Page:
Tag: Mitch Moreland

Mitch Moreland Reportedly Agrees to Contract with Red Sox

Free-agent first baseman Mitch Moreland was one of the more appealing options on the market for teams looking to add power to their lineups, but he has reportedly chosen his next team.

Moreland has agreed to a one-year deal with the Boston Red Sox, per Ken Rosenthal of Fox Sports.

Prior to the deal, Moreland was also being pursued by the Cleveland Indians, according to Jeff Wilson of the Fort Worth Star-Telegram. The Toronto Blue Jays were also talking to Moreland, according to Jon Heyman of Today’s Knuckleball.

Moreland, 31, had spent his entire career with the Texas Rangers, hitting 22 or more home runs in three of the past four seasons. In 2016, he hit just .233 but added 22 homers and 60 RBI. It was a bit of a down year after an impressive 2015 that saw him hit .278 with 23 home runs and 85 RBI.

Moreland can be utilized as either a first baseman or a designated hitter, though he’s best suited to a platoon in either role, given his struggles against left-handed pitching. In the past three seasons, he’s hitting .245 against lefties, with just 10 of his 47 home runs in that time frame coming against southpaws.

Boston was in the market for a designated hitter after David Ortiz’s retirement. 


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Texas Rangers Shouldn’t Add Any More Major Offense: Keep Economic Mitch Moreland

I am a firm believer that the Texas Rangers‘ 2014 offense is set for Opening Day. That means the club should turn away from making any further significant signings to upgrade the offense. 

Instead, the Rangers should be very pleased with the lineup they will field next season. There is a nice mix of high-paid star talent and value guys who outplay their contracts.

One of those high-value guys for the Rangers is Mitch Moreland, who figures to be Texas’ designated hitter. But Moreland is especially valuable to the Rangers.

For one, he is a dirt-cheap 20 and 60 hitter, who represents a legitimate power threat in the lineup. Secondly, he is an above-average defensive first baseman. His presence on the team provides manager Ron Washington with some options to fill the DH spot. If Wash wants to field a particularly strong defensive infield, he can pencil in Moreland at first while Prince Fielder is the DH.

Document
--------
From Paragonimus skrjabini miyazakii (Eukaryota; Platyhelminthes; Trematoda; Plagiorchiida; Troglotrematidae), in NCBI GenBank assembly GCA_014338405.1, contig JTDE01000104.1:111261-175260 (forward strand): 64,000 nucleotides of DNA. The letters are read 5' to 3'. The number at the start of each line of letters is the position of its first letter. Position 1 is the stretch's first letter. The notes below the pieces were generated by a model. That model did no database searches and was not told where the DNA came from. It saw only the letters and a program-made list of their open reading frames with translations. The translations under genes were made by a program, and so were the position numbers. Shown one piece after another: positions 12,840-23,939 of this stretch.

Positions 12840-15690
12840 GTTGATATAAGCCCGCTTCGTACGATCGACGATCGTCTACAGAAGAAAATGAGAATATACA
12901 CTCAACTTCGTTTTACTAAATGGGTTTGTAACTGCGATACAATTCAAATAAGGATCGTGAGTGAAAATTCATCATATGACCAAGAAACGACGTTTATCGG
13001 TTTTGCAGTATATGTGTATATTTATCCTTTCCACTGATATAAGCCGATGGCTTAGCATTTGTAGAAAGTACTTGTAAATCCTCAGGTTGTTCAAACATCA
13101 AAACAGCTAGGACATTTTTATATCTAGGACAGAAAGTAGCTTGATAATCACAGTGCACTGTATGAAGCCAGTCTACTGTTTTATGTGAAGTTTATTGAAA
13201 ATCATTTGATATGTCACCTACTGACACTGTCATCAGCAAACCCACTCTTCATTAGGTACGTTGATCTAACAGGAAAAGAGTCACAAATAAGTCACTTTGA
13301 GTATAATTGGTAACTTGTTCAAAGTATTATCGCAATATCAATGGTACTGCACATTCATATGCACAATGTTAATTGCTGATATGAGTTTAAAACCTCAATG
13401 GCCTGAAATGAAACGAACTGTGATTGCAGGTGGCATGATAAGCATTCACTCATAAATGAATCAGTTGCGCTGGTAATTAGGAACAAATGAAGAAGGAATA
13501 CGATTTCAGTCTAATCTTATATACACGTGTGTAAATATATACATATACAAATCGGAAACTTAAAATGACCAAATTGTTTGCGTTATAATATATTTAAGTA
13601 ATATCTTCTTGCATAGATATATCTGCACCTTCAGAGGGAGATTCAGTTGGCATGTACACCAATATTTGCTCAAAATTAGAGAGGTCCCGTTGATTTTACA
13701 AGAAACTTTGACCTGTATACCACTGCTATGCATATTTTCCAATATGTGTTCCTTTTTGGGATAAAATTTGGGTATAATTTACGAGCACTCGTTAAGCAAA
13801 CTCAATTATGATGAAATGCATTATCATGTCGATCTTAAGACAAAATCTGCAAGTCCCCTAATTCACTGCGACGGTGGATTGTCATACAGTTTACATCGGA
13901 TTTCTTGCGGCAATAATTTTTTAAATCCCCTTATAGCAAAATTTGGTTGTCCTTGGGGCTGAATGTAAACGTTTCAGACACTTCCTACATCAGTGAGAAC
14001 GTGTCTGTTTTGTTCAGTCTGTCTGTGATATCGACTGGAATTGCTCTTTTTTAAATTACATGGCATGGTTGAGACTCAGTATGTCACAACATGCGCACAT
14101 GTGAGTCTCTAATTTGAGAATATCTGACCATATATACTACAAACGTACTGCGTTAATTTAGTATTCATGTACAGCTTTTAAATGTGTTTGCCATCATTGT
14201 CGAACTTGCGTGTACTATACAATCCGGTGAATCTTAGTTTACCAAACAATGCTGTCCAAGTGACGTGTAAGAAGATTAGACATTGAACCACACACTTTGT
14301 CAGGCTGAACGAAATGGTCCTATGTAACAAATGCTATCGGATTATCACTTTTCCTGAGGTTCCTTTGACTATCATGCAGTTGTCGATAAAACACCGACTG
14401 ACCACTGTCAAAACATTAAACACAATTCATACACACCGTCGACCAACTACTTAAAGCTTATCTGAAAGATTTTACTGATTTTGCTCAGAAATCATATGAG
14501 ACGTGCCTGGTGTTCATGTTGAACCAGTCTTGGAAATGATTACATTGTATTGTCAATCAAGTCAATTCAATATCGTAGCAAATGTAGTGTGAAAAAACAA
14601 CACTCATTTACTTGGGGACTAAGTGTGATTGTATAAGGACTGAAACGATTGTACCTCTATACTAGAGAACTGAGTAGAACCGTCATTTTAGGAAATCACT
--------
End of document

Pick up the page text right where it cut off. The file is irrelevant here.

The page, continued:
Meanwhile, I’ve heard many Rangers fans say that they’d like Jon Daniels to pursue Kendrys Morales and make him the full-time DH in the Texas lineup. If Morales were signed, it’s very likely that Moreland would be put on the trade block.

Texas should keep Moreland. Above all, his overall abilities help to balance the payroll. 

Let’s do a quick comparison of Moreland and Morales, and what each player brings to the club. 


Mitch Moreland

He’s almost two full years younger than Morales. The 28-year-old’s biggest plus to the team is his affordability—his extremely economic power and production. Granted, last year he really struggled at the plate average-wise. He posted career lows in both batting average at .232 and OBP at .299. That is an alarming number. 

But those were career lows that one would assume can really only improve. Especially with the patience and on-base skills of Shin-Soo Choo and Fielder, who will work to wear out the opposing pitcher by the middle innings. As a result, Moreland will usually be hitting against a pitcher who is slightly more worn down than he was facing the Rangers last season.

Again, the batting average and OBP can’t get any worse. Still, though, he hit 23 homers and 60 RBI in 2013, which was a bargain for just over $500,000 last season.

After the Rangers spent a combined $268 million on Fielder and Choo, it can easily be argued that Moreland‘s value to the team has increased because he is so cheap.

Defensively, Moreland is superior to Morales. He is a better athlete and has better range. He showed that on several occasions last season. He complements Fielder’s liabilities on defense beautifully. Still, I expect Moreland will DH around 90 percent of the time.

He’s arbitration-eligible in 2014, and he should definitely make less than Morales per year. Unless he makes $10 million in arbitration—he shouldn’t get even close to that—he’s an overall better value, all things considered, than Morales.


Kendrys Morales

Yes, Morales is a better contact hitter than Moreland. He’s also a switch-hitter. But their power ability is close to even. Signing the 30-year-old would be expensive in both cash and by surrendering a first-round pick—to the division rival Seattle Mariners. I don’t think that’s a wise option, considering Seattle seems like it’s poised to make at least one more major move this offseason.